Nearly 60 years after Chiang Kai-shek and his battered troops fled the Chinese mainland to Taiwan, scores of Taiwanese packed the first direct tourist flight from Taipei to Beijing, clutching their special edition stamps and souvenir retractable chopsticks.
"Look at the smog" and "Look at the airport" were the first comments from the passengers when the plane touched down yesterday at Beijing's shiny new Terminal 3, designed by the British architect Norman Foster.
The reception in Beijing was slightly odd, groups of police officers with cameras, videoing everyone getting off the plane. Yet, they were extremely friendly, saying hello to everyone.
Cross-strait relations have warmed considerably since Taiwan's new President, Ma Ying-jeou, took office in March. He moved quickly to fulfil his campaign promise of better ties with the mainland, setting aside decades of hostility since the two sides split in 1949 after the Chinese civil war.
Even as tensions ease, there is an undercurrent of fear among Taiwanese, because China believes Taiwan is part of its territory and claims it is ready to take it back by force if it ever tries to push for more independence, something that the previous president, Chen Shui-bian, often threatened to do. He even managed to anger Taiwan's close ally the United States with his harsh rhetoric about China.
But the hundreds of missiles pointed across the Taiwan Strait were temporarily forgotten yesterday as the excited passengers gathered in the departure lounge at Taoyuan airport; curiously, the flight monitor did not list the destination.
"This is a very positive move; it will bring us all closer together," said Chang Chao-kai, an eye surgeon, as he waited at check-in. Soon after, we were presented with a special edition sheet of stamps, and retractable stainless steel chopsticks from Taiwan's Centre for Disease Control.
I was the only foreigner on the flight, and Taiwanese TV journalists were keen to hear my view on the new arrangements; fellow travellers kept shaking my hand.
The only mainland Chinese on board was Yuan Xie, a computer science professor at Penn State University. "This is a great thing," he said. "Warmer relations are good for everyone. There are so many industrial links, particularly in the semi-conductors area."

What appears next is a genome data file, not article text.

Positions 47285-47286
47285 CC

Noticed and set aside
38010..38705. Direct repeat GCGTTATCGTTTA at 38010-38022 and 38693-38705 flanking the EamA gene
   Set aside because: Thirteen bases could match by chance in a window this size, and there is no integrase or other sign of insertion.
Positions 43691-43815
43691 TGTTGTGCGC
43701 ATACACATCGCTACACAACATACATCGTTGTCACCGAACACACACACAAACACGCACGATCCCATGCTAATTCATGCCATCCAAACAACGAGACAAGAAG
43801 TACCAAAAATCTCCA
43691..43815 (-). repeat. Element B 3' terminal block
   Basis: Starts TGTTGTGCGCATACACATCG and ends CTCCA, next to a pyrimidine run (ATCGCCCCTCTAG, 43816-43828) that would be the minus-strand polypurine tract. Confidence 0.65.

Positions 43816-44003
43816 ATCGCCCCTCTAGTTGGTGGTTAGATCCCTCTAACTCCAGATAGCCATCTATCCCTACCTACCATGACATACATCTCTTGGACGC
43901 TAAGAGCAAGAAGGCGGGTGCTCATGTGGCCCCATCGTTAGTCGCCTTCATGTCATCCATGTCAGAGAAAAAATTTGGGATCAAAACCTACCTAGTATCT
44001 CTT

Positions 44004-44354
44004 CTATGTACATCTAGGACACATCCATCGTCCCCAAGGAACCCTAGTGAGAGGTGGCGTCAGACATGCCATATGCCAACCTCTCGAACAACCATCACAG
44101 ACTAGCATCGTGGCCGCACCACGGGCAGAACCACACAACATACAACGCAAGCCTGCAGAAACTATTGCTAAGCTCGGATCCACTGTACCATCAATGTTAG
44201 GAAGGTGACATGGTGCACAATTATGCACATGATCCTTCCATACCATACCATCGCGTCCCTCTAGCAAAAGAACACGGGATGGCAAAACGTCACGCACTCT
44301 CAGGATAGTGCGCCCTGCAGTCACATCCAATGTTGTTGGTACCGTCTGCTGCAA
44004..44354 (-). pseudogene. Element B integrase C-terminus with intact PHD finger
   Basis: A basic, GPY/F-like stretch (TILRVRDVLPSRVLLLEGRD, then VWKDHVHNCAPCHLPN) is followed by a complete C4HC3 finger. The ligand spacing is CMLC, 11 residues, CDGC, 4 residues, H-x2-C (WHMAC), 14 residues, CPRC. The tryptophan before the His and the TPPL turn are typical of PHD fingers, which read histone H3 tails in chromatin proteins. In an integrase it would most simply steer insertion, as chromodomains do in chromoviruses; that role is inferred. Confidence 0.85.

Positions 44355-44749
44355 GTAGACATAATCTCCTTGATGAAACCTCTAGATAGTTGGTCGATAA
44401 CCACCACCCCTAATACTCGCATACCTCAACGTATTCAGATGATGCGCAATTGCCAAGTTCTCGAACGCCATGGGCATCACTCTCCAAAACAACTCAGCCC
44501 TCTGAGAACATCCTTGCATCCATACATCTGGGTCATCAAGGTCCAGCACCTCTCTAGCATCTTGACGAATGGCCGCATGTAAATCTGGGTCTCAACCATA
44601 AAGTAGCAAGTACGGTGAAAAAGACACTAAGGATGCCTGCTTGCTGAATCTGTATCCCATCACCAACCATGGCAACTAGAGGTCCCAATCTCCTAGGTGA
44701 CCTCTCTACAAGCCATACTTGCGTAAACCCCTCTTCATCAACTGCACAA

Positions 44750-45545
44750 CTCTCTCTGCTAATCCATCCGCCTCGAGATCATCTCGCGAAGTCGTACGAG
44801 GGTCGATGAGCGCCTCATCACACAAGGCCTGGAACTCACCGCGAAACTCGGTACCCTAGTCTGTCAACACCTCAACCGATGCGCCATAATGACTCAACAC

There are now 36 direct flights a week, linking the million Taiwanese based on the mainland and their home island, helping boost the £51bn cross-strait trade.
Taiwan is a remarkably different version of China. a capitalist bastion, with a strong traditional overlay long vanished from Communist People's Republic of China. Taiwanese are well-educated, assured, ambitious and successful, but they struggle with being on the wrong side of history in many ways: no major countries give Taiwan diplomatic recognition.
Getting to Taiwan from Beijing had usually involved a compulsory stopover in Hong Kong or Macao, and took 10 hours. The flights take three and a half.
History of a conflict
The island was under the control of China from 1683 to 1895, until Japan took control after victory in the first Sino-Japanese War. But the Second World War allowed the Republic of China government, led by Chiang Kai-shek, then based on the mainland, to take over. After the communist revolution, Chiang's government fled to Taiwan. The relationship between Taiwan and China improved in the 1980s, and in 1991 Taiwan declared the end of the war with China. China maintains that Taiwan is a province of China, and has promised to retake it, even by force. Taiwan, which has its own constitution and armed forces, sees itself as a sovereign state. After Chen Shui-bian became president in 2000, China became more fearful that he would formalise its independence, though Chen said he would only declare independence if China attacked. Now, President Ma Ying-jeou, elected this year, is keen to forge closer ties with the mainland.
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